Alice Patten

Rang De Basanti (Paint It Saffron)

Interviewed by Jaspreet Pandohar

“ The way the people look up to you is astonishing ”

Following in the footsteps of Sophie Dahl, Toby Stephens and even Emma Bunton, 26-year-old Alice Patten is the latest Brit to make a debut in a big-budget Bollywood feature film. The youngest daughter of former Conservative politician and Governor of Hong Kong, Lord Chris Patten, she's starred in TV shows such as Charles II: The Pride And Passion, Jonathan Creek and Midsummer Murders. But now she's bagged a rather unusual big-screen role in Rang De Basanti (Paint It Saffron), acting and singing in Hindi alongside Oscar-nominated actor/producer Aamir Khan, India's answer to Tom Cruise.

How does a Cambridge graduate turned thespian end up bagging a romantic lead role opposite one of Bollywood's biggest superstars?

A script came through for me to look at and I liked the plot. It's a well-written contemporary story and my character has depth. So I auditioned in the normal way after which they flew me out to Mumbai for a screen test with Aamir and the whole crew, plus costume fittings. When I came back I was told I got the part and had to leave within three days to begin a five-month shoot. It was a complete whirlwind!

How familiar were you with Bollywood before working on Rang De Basanti?

I'd watched a few films but I really didn't have an idea of how big Bollywood is in India until I saw it first hand. I think it's impossible to understand just what films mean out there. It's a huge part of Indian culture. But awareness of the industry is growing around the world, especially here in Britain where the interest in huge.

What did you father, Lord Patten, think?

Oh he was also happy for me. Like the parent of any actor he's pleased as along as I'm working.

Is director Rakeysh Mehra trying to convey any political message?

There are parallels all the way through the film of the pre-independence and contemporary situation in India. In the film I recruit a group of university students to play the roles of real-life revolutionaries, even though they don't identify with the characters or have a full understanding of their own history. They know little about their forefathers who fought for the rights they take for granted now. Basanti means saffron, a colour in the Indian national flag that signifies sacrifice.

Did you have to change your style of acting to suit Bollywood's more melodramatic feel?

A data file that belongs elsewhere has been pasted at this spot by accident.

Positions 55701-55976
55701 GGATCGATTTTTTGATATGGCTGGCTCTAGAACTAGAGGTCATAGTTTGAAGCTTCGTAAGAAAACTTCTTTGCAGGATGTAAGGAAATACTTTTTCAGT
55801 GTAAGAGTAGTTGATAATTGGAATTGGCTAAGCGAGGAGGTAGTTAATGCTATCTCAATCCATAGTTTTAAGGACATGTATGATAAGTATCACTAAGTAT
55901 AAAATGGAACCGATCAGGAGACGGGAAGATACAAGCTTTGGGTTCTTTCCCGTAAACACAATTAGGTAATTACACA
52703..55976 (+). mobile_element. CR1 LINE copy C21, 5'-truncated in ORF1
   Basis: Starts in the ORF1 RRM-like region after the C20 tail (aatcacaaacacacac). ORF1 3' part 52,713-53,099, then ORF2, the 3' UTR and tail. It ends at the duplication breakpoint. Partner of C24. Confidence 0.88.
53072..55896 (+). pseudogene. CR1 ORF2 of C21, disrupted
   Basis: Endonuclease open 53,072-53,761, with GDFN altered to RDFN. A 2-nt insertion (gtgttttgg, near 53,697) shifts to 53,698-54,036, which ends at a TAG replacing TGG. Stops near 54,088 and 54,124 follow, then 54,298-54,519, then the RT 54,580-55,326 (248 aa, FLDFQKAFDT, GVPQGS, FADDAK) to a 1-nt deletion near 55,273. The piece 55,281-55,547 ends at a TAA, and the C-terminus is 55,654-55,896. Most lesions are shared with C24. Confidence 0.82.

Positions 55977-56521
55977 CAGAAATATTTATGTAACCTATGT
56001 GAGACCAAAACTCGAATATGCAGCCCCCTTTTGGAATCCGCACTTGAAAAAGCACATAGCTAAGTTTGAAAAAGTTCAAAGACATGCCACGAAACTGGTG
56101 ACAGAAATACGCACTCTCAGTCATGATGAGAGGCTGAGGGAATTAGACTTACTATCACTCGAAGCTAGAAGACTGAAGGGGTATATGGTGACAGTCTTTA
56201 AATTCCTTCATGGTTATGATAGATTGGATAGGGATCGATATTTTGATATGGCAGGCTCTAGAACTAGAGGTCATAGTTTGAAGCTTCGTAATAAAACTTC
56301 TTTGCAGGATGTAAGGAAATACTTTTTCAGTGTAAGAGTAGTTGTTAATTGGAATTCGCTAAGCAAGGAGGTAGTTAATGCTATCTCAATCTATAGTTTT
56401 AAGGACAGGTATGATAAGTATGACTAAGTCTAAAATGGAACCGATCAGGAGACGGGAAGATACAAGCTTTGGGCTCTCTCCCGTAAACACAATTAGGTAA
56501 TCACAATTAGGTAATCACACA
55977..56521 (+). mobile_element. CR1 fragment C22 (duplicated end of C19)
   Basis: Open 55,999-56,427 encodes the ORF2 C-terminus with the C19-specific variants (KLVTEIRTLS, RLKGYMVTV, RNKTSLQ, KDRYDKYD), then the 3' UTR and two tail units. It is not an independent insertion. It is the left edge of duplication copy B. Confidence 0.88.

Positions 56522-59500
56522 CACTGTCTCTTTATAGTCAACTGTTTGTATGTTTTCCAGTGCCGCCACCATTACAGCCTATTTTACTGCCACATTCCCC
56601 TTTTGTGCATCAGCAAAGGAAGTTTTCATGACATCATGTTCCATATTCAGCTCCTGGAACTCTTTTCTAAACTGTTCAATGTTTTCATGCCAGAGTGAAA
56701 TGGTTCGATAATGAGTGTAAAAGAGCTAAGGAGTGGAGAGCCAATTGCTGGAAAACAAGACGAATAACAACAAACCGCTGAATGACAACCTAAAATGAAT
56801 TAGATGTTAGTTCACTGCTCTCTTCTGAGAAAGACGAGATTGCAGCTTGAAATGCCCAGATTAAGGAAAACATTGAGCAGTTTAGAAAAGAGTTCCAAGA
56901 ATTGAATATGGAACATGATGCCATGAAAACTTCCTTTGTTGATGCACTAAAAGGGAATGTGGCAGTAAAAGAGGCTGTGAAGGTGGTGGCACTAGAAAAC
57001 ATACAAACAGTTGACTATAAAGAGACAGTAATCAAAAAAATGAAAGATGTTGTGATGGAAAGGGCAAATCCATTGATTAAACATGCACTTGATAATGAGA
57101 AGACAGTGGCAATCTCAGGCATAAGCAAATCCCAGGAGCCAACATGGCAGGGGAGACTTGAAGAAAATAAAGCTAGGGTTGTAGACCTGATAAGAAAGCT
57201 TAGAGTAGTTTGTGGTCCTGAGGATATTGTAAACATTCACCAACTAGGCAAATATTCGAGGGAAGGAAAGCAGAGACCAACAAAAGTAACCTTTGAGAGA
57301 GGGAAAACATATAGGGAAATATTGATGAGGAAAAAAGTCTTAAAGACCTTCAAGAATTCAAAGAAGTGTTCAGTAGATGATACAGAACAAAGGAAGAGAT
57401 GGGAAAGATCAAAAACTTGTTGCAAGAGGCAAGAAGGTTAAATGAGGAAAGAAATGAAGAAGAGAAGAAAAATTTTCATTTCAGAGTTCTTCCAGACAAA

No I didn't actually. Occasionally there were moments where I could feel I was being more quirky and subtle, or I played down things. I just wanted to be realistic and truthful and most of the story is like that so it seemed right.

When did you realise the level of stardom associated with your leading man Aamir Khan?

I knew he was famous before I went out there and had seen him in Lagaan, but I didn't have any idea of what it was going to be like. It's only when you notice how people talk about a person that you realise how important or famous they are. Everyone looked up to Aamir including the younger actors. He's a lovely man, incredibly generous and funny. Considering what his life is like he's so down to earth and real and works incredibly hard.

Is it true you had to learn Hindi for your role?

Yes. I probably speak Hindi in 75% of the film. I studied modern languages at university so luckily it wasn't too difficult. But I made a huge effort to sound as good as it could be, as the more I felt confident with it, the better I thought I could act. Hopefully Indian audiences will be able to understand me!

As female lead were you assigned the traditional "spot boy"?

I was offered one but found all of that a little strange. They do everything for you, from holding your mirror when you're doing your makeup to shading you with an umbrella. As a lead actor you notice your status more. The way the people look up to you is astonishing. Everyone was so polite and respectful. But I'm sure they all thought I was mad saying please and thank you 19 times a day!

Bollywood has a reputation for its haphazard style of filmmaking. How did you cope?

It was surprisingly organised actually. We had a bound script and lots of rehearsals before hand. But you do have to be more patient. There's a lot of hanging about on set, and crowds of people appear from out of nowhere and try and get in the shot, especially when you have a big actor like Aamir around. But it eventually all comes together and works well, just like the whole of India really.

Would you recommend Bollywood to other aspiring British actors looking to get a break in the movies?

Definitely. It's good to test yourself as an actor, push a few boundaries and do exciting new things that scare you. Bollywood is certainly an adventure.

Rang De Basanti is released in UK cinemas on Wednesday 25th January 2006.